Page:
A DANGEROUS driver who did a handbrake turn at a roundabout and then lost control of his car, spinning it 180 degrees, has been banned from the road for a year.
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Brian Gillen (24) claimed he had a slow puncture on a back tyre and that’s why he lost control of the vehicle.
As well as a driving ban, Judge Dermot Dempsey also fined Gillen €400.
The defendant, of Glen Ellan Park in Swords, was found guilty of dangerous driving at the R132 Swords Road on December 28 last year.
Gillen had pleaded guilty to the lesser offence of careless driving, which does not carry a mandatory disqualification.
However, Judge Dempsey refused to reduce the charge, saying the defendant was “showing off to his buddy” and this was a clear case of dangerous driving.
Garda Aidan Fogarty told Swords District Court he was on patrol around 9pm when he saw two vehicles s northbound on the R132 between the Malahide Road roundabout and Seatown Road roundabout.
Gda Fogarty said Gillen’s silver BMW took off and did a handbrake turn at the roundabout.
He lost control and spun 180 degrees, ending up facing the wrong way on the roundabout.
Gda Fogarty said the R132 was usually very busy but this incident took place around Christmas and there was no traffic in the area.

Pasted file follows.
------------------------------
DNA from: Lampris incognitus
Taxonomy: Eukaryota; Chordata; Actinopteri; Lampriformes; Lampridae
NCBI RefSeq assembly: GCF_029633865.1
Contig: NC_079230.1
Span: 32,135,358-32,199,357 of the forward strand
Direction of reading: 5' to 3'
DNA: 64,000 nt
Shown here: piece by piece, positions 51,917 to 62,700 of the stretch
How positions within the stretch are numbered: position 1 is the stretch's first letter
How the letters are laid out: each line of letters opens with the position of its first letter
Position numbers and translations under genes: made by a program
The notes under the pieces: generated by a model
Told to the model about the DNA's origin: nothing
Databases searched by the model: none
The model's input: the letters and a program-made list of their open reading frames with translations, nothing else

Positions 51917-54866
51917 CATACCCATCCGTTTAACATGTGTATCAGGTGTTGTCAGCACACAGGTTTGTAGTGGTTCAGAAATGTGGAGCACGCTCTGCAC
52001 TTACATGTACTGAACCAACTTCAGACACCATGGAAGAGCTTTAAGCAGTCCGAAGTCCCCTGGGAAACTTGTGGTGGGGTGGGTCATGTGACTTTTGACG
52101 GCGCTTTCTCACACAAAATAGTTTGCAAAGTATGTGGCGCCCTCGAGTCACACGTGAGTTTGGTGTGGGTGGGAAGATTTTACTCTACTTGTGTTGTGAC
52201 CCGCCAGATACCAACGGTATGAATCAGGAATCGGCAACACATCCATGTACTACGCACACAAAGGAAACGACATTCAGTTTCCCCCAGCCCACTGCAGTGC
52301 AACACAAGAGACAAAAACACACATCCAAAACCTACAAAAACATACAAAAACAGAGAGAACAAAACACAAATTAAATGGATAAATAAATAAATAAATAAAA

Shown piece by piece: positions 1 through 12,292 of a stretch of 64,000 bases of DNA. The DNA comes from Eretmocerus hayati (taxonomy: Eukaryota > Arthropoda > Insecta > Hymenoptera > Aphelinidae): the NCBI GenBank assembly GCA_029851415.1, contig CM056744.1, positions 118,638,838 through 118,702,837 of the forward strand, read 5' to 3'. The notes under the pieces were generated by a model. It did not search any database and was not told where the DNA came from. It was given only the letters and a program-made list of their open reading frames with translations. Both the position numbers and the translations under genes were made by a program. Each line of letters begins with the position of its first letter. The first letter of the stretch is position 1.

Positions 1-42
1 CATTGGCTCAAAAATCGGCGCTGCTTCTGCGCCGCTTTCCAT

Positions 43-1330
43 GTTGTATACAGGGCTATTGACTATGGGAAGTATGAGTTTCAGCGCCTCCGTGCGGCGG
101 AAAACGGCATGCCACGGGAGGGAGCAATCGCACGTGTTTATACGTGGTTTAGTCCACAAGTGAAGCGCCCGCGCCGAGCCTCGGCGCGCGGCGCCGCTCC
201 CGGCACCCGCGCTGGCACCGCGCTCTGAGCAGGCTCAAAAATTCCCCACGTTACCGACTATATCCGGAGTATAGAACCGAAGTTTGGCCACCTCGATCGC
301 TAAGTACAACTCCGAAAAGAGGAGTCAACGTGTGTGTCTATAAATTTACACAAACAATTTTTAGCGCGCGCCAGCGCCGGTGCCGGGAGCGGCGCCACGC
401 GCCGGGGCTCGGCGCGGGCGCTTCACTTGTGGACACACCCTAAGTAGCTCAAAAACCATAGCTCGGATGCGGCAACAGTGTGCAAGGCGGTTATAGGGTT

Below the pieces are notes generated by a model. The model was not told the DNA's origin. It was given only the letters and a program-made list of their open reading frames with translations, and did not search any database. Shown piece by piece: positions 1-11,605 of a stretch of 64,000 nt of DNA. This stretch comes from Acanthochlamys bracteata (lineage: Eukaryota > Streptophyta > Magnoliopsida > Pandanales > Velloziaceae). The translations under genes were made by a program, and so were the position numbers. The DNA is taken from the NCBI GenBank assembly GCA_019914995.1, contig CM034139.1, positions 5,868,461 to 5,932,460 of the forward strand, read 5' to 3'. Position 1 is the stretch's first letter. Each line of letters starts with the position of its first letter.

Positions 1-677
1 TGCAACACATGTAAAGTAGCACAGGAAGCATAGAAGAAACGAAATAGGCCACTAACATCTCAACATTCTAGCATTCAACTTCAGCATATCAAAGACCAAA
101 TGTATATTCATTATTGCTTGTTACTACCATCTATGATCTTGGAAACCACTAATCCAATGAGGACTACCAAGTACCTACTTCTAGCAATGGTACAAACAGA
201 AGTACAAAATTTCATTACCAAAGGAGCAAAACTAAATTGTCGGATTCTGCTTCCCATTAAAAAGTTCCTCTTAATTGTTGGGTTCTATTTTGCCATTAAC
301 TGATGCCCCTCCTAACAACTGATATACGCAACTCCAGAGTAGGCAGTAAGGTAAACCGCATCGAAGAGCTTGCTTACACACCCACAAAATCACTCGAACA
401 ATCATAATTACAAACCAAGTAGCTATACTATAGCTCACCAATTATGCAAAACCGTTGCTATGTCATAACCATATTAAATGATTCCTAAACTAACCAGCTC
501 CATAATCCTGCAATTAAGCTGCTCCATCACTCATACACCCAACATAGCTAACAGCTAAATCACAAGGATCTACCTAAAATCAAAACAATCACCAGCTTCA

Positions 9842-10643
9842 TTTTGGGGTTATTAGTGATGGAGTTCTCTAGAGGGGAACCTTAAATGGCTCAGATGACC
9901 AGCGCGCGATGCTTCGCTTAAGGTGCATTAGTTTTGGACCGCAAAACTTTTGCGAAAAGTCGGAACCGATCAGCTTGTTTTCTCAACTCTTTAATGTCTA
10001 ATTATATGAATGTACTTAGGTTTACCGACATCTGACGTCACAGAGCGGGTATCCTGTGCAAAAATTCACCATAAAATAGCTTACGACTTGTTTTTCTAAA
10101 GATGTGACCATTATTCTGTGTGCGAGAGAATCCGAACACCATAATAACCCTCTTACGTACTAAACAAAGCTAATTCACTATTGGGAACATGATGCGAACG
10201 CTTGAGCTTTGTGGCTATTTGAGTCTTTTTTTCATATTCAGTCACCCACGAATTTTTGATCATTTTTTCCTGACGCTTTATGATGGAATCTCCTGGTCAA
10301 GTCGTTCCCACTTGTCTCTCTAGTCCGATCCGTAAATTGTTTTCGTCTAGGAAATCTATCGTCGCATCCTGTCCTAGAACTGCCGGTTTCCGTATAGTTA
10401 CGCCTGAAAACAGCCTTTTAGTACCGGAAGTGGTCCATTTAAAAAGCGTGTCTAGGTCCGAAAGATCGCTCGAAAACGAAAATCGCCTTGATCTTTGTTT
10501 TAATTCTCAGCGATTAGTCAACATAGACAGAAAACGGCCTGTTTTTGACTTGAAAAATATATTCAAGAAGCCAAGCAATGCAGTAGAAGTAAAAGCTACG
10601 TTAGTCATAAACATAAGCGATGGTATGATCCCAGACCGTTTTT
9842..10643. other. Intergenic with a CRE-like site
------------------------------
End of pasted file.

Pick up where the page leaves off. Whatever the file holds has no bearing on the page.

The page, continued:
In his evidence, Gillen said he had come from Airside. He said he stopped at the roundabout, rolled down the window, pointed his tyre out to his friend, and planned to turn back and go to the petrol station at Mountgorry.
Gillen said the car spun due to the flat tyre and the damp, cold road.
He said he did not pull a handbrake turn and in his opinion, he narrowly avoided an accident.
Defence lawyer Deirdre Flannery said Gillen was an electrician and he would lose his job if he was banned.
Judge Dempsey said it was quite clear Gillen took off at speed and was showing off to his buddy.
|Original author(s)||Eric 'titer' Petit|
|Initial release||24 August 2003 (18 years ago)|
1.4.2 / 3 October 2021; 47 days ago
|Written in||Objective-C, C, C#|
|Operating system||Linux, macOS, Windows|
|Available in||English, French, Italian, Russian, others|
|License||GPL-2.0-only (Third-party components have their own licenses)|
HandBrake is a free and open-sourcetranscoder for digital video files. It was originally developed in 2003 by Eric Petit to make rippingDVD to a data storage device easier. HandBrake's backend contains comparatively little original code; the program is an integration of many third-party audio and video libraries, both codecs (such as FFmpeg, x264, and x265) and other components such as video deinterlacers (referred to as 'filters'). These are collected in such a manner to make their use more effective and accessible (e.g., so that a user does not have to transcode a video's audio and visual components in separate steps, or with inaccessible command-line utilities).
HandBrake clients are available for Linux, macOS, and Windows.
HandBrake was originally developed by Eric Petit in 2003 as software for BeOS, before porting it to other systems. He continued to be the primary developer until April 2006, when the last official Subversion revision was committed. Petit continued to be active on the HandBrake forum for a brief period after. Since May–June 2006, no one in the HandBrake community was successful in contacting Petit, and no further code changes were officially made.